The Spirit of Tahrir

Another project I've been working on is "The Spirit of Tahrir," a web-based platform that links visitors to Facebook pages, Twitter feeds, and websites focused on nonviolent democracy and human rights movements in the Middle East. The goal of The Spirit of Tahrir is to build transnational solidarity for the democracy movement in Egypt, and democracy movements elsewhere, so that activists can learn from each other's victories and mistakes in real time. General resources on nonviolent social change are also provided, which may be useful for both pre- and post-regime change actions.

Tahrir Square protest July 2011
Photo: Tahrir Square, Cairo, July 12, 2011.
Photo Source: Mohamed Abd El-Ghany / Reuters; The Globe and Mail

The Spirit of Tahrir site is currently housed as part of topia.net. Ideas for how the site can be developed further are most welcome.

Monday, April 4, 2011

Nonviolent Change in Libya: Still an Option

This insightful Huffington Post blog post by University of San Francisco Mid-Eastern Studies professor Stephen Zunes (also posted by Zunes on the topia.net Facebook page) makes the argument that nonviolent strategies were successful in the early stages of the Libyan conflict, and still could be employed now. Zunes provides an important reality check for the political dialogue about the uprising in Libya, and the military intervention to support it.

There is a persistent drumbeat for increasing militarization of the Libyan uprising, and most mainstream media commentators and politicians frame the situation wholly in terms of the prospect of military victory or defeat. The assertion of the possibility of nonviolent strategies for change is treated as naive. But, it was nonviolent approaches that were in many ways responsible for the early victories in Libya, as well as the successful revolutions in her two neighbors, Egypt and Tunisia.

From Memphis to Madison

Here, on the 43rd anniversary of the assassination of Martin Luther King, Jr., is a powerful video from the American Federation of State, County, and Municipal Employees (AFSCME), reminding us that supporting public employee AFSCME garbage workers was Dr. King's purpose for being in Memphis on the day he was killed, and showing the connecting between the events of that time and those of ours. It's a wonderful mashup: Martin Luther King, Jr. commenting on the current protests in Wisconsin, Ohio and elsewhere.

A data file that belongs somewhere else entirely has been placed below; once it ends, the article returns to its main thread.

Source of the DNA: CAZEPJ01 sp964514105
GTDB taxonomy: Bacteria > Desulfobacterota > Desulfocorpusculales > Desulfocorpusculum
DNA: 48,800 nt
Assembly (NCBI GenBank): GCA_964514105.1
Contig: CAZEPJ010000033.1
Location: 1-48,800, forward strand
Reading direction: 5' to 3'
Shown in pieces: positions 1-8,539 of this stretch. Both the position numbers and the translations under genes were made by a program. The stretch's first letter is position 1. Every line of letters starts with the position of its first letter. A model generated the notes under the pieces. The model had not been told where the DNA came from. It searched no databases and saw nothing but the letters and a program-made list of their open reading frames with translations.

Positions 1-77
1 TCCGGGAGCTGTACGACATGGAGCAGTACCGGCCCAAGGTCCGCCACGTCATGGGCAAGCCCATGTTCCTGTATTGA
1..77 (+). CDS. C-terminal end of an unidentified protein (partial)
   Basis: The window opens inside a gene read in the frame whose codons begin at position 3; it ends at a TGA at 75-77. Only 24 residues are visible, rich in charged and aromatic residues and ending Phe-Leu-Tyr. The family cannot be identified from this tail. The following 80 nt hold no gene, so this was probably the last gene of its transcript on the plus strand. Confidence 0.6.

Video Source: AFSCME YouTube Channel

Saturday, March 19, 2011

With the Whole World Reconsidering Nuclear Power, the US Government Should, Too

Click on the "No Nukes: Not Now, Not Ever" button below to sign the Credo petition to President Obama to reconsider the $36 billion in loans to the nuclear power industry pledged in his 2012 budget.

http://act.credoaction.com/campaign/say_no_to_nuclear/?rc=fb_share2

Saturday, February 26, 2011

Right Back At You

Here, literally, are some signs of growing solidarity across different parts of the global civil society movement for democracy and human rights. The first sign, below, is from the Madison, Wisconsin demonstrations for keeping the right of collective bargaining, with a nod to the revolution in Egypt, and the second is from Tahrir Square in Egypt, showing support for the demonstrations in Madison.

walk like an egyptian
Photo Source: "The 100 Best Signs at the Wisconsin Capitol," Buzzfeed.

Egypt Supports Wisconsin
Photo: Message of solidarity from Egypt to Wisconsin, Tahrir Square, Cairo.
Photo Source:
Muhammad Saladin Nusair's (pictured) Facebook page.

Speaking of solidarity, here is a video from the Wisconsin State Capitol, showing Wisconsin police officers ("Cops for Labor") joining the demonstrations in the Capitol, reminiscent of the Egyptian army's behavior during the anti-Mubarak demonstrations.


Video: "Cops for Labor" Join Wisconsin Capitol Protests.
Video Source: The Understory / YouTube 

Monday, February 21, 2011

Protecting Democracy in the US: The Wisconsin Prairie Fire

As "people power" movements throughout the Middle East seek to create democracies in their respective nations, citizens in Wisconsin are working hard to defend one of the essential elements of democratic societies: the right of workers to collectively bargain with their employers. That right is currently being threatened by Wisconsin Governor Scott Walker and Republican legislators, who are proposing a bill that would remove most collective bargaining rights for public employees in Wisconsin.

Wisconin Capitol protest for right to collectively bargain
Photo: State Capitol, Madison, Wisconsin, February 20, 2011